What does it take to risk losing your triple-A status? For Moody’s, your AAA-rating starts to become an issue once interest payments reach 10% of your revenue.
Unfortunately, given rising debts and falling tax revenues, the US could hit this level as soon as 2012. While Moody’s has recently stated that America’s AAA isn’t at risk, they have definitely started to give the US some polite nudging.
WSJ: In its report Wednesday, Moody’s singled out the U.S. and the U.K. as two countries that “have lost altitude” among those with triple-A ratings, but noted they remain in the group of “resilient” economies, better placed to keep their ratings intact than Spain, which it called “vulnerable.”
“Although highly unlikely, it’s conceivable that a large and wealthy economy could lose its Aaa rating if it were to experience a material and irreversible deterioration in its debt conditions over the next five years or so, following the fate of Japan in the 1990s,” said Pierre Cailleteau, managing director of Moody’s Sovereign Risk Group.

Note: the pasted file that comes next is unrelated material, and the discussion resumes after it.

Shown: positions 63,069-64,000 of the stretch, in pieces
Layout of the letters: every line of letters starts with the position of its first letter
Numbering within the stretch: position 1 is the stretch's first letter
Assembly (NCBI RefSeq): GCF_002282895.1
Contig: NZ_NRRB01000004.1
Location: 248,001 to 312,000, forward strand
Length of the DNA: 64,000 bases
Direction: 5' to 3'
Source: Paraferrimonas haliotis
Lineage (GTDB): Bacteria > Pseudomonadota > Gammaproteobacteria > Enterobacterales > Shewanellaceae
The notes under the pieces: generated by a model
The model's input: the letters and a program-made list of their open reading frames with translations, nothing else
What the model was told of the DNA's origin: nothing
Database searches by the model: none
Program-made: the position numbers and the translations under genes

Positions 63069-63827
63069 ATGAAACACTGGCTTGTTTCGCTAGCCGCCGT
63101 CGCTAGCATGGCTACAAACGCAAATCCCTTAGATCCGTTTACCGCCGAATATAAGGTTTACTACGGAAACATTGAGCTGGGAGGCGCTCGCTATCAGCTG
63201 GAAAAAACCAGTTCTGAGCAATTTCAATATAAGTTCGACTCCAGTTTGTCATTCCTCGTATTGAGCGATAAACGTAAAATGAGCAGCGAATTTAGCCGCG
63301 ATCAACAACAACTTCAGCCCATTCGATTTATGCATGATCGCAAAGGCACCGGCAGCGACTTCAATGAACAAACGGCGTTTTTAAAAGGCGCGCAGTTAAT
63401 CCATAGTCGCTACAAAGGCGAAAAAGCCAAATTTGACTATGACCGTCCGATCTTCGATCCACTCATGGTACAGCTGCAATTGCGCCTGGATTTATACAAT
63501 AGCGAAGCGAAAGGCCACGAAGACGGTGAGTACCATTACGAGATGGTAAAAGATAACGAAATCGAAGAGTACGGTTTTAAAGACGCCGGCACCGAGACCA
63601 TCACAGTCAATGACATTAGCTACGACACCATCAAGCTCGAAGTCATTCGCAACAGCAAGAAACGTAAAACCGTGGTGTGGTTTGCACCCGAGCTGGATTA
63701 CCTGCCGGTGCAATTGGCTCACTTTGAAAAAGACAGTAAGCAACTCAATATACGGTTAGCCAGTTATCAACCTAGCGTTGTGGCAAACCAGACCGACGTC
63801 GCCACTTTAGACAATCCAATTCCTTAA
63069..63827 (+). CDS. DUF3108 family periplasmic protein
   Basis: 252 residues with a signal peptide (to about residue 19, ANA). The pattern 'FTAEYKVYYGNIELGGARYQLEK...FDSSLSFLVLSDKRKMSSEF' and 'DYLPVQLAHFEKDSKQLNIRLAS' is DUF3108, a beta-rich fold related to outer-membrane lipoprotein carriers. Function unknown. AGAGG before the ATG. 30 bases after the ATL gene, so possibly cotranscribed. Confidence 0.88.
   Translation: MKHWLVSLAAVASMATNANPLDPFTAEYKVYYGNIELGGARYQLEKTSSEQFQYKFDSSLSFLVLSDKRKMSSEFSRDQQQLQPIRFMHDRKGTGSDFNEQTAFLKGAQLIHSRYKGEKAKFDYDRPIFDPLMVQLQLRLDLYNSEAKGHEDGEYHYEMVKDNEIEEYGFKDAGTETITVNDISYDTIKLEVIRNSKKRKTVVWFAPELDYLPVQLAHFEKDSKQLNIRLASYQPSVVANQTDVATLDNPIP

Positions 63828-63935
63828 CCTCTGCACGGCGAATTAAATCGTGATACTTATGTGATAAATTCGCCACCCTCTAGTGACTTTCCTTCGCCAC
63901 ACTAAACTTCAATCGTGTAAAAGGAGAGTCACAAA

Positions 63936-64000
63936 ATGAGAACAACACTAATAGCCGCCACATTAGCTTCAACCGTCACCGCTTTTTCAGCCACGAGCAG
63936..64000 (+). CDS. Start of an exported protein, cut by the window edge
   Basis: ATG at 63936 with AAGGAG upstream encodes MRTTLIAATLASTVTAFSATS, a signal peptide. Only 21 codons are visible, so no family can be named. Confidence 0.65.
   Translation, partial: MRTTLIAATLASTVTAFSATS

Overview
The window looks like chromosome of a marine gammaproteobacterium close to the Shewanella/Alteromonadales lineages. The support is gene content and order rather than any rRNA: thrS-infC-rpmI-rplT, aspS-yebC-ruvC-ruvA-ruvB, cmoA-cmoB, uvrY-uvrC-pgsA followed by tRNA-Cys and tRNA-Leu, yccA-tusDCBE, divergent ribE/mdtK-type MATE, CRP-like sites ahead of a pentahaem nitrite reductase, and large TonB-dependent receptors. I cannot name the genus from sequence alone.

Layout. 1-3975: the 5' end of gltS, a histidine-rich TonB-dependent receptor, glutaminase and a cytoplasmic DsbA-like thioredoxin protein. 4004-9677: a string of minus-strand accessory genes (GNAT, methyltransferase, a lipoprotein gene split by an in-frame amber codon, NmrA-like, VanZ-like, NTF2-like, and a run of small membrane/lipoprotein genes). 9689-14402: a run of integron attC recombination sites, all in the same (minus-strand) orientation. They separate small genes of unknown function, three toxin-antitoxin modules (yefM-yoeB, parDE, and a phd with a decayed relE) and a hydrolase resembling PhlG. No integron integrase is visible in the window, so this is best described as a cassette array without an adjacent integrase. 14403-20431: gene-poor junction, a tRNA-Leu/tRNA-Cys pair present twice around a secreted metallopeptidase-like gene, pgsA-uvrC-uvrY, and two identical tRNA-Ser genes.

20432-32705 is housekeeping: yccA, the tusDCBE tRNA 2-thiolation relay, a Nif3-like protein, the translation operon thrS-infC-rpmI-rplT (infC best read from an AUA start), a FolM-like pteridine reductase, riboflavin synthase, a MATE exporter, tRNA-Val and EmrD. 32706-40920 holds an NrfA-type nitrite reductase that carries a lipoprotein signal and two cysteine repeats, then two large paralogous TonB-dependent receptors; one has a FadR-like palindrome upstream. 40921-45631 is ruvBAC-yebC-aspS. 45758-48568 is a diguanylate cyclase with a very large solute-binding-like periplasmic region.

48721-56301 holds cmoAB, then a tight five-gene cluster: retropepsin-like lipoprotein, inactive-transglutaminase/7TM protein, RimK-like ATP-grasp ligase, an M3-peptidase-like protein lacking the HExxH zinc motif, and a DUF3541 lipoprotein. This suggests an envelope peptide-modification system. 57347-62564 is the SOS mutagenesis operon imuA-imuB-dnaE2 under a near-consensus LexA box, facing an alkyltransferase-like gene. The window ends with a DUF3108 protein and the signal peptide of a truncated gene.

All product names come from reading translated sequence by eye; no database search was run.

Given the higher interest costs that would come with a ratings downgrade, hopefully the risk of losing triple-A status alone will spur increased fiscal responsibility. If this seems like a pipe dream, then maybe the ratings agencies can stretch their criteria just one more time for old times’ sake.
And if they don’t, well, we hope they remember their privileged regulatory status…
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